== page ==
The research on Flight Sergeant Nelson Raymond Rowe involved both New Zealand and England. It was a complicated research, but distant relatives established that an ancestor, Nicholas Rowe, was Shakespeare’s earliest publisher. Nicholas was Poet Laureate from 1715 to 1718 and was buried in Westminster Abbey. When seats were installed in the Abbey for the Coronation of George VI, medieval wall paintings were discovered behind his bas-relief, which was removed to the triforium so that the wall painting can be viewed. Another of their ancestors was knighted on the battlefield. Nelson Rowe’s biography is in a book of biographies of former pupils of New Plymouth High School New Zealand, who were war casualties. It was unable to give details of the plane crash, but fortunately I have been able to supply them. The airman trapped under the plane was Flt. Sgt Rowe whom I recognised from his photograph in the biography book.
These airmen were so unlucky for not only were the firtrees in the plantation so small and Lincolnshire so flat. The area where the plane went down had two hillocks with one ten feet high and the other twenty-five feet, but adjacent. On the Ordnance Survey Map this area was so prominent in this flat land that they are marked on the map-the area is called Tuetoes Hills! It was at the base of these hills that the plane hit, with such tragic consequences.

P.S. (a)
Anti-Aircraft Command order 664/42. Act of Gallantry.
On the night of 12 August 1942, friendly aircraft crashed near a Searchlight Site. 2/Lieutenant Crozier and Sergeant Kendall went immediately to the scene of the crash where they were joined by Lance Bombardier Beckett. Incendiaries were burning fiercely a short distance away from the aircraft. The Air Gunner was found to be suffering from shock and 2/Lieutenant sent him off by truck to receive immediate attention. Of the remaining members of the crew two men were found alive and two dead. One man was pinned underneath the aircraft and he died within a few minutes of their arrival. The other, the navigator, was trapped in the fuselage. 2/Lieutenant Crosier and the two NCOs, regardless of personal risk from possible explosions extricated this officer and rendered first aid. He was severely injured, suffering from a fractured skull and fractured legs and the MO reported that 2/Lieutenant Crozier and the two NCOs by their skilled and prompt attention were largely instrumental in saving the navigator’s life.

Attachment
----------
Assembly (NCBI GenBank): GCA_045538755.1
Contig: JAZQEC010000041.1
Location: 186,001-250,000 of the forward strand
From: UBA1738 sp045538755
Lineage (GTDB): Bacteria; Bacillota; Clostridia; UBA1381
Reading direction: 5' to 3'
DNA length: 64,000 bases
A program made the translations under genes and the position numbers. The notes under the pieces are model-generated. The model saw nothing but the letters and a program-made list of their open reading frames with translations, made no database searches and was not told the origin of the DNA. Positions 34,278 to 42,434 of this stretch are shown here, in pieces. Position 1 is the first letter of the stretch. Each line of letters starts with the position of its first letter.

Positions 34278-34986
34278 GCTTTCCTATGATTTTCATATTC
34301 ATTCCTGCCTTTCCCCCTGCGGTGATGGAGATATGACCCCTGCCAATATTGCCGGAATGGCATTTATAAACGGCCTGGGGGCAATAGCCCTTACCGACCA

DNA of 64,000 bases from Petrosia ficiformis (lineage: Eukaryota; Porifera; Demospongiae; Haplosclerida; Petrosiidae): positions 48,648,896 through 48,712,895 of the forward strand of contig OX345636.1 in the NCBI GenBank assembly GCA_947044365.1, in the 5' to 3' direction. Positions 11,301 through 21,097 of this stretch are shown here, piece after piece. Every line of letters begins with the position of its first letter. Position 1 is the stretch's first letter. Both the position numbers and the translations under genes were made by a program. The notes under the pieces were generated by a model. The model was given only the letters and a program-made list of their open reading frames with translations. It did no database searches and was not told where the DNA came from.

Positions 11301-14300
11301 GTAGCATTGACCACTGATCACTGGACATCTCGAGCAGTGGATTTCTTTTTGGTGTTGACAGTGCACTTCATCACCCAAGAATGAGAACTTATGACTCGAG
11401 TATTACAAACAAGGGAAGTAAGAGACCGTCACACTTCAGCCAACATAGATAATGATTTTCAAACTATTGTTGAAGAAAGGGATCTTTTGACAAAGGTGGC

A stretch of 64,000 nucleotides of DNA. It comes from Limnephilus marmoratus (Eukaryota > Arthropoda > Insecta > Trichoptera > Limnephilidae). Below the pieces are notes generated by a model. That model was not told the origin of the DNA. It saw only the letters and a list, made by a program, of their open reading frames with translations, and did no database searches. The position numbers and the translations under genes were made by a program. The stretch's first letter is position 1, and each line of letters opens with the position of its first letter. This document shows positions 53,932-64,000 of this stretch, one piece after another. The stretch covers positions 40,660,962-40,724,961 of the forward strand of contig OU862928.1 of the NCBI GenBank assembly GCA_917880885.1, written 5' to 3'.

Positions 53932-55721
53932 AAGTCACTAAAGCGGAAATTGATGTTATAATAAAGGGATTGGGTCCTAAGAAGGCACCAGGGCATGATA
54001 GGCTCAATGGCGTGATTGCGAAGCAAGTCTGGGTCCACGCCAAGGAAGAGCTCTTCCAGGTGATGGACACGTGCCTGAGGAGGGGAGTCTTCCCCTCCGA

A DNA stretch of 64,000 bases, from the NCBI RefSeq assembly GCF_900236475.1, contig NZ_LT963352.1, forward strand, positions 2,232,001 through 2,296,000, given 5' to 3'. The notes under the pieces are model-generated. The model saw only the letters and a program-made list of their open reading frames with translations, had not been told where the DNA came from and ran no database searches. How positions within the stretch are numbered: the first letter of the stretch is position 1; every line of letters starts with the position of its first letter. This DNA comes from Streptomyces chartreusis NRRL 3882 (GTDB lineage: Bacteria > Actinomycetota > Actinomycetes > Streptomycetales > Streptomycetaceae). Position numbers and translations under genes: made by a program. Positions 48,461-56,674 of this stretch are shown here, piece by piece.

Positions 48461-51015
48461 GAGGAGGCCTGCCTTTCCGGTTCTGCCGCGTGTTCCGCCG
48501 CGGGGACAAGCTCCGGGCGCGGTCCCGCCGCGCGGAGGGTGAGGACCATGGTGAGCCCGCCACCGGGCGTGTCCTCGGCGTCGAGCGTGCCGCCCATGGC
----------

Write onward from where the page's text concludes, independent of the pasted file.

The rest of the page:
The General Officer Commanding-in-Chief wishes to congratulate 2/Lieutenant Crozier,Sergeant Kendall and Lance Bombardier Beckett on their prompt action and courage and directs that their actions be recorded in the appropriate manner.
b
A memorial to this and other aircrews who died in wartime crashes in this area is being unveiled at Laughton near Gainsborough on 5 June 2005 followed by a flypast by the RAF Memorial Flight.
I have been invited to be present and to meet New Zealand relatives of Flt Sergeant Rowe, who died underneath the plane.
'This story was submitted to the People's War site by BBC Radio Merseyside's People's War team on behalf of the author, Cliff Crozier, and has been added to the site with his permission.The author fully understands the site's terms and conditions.'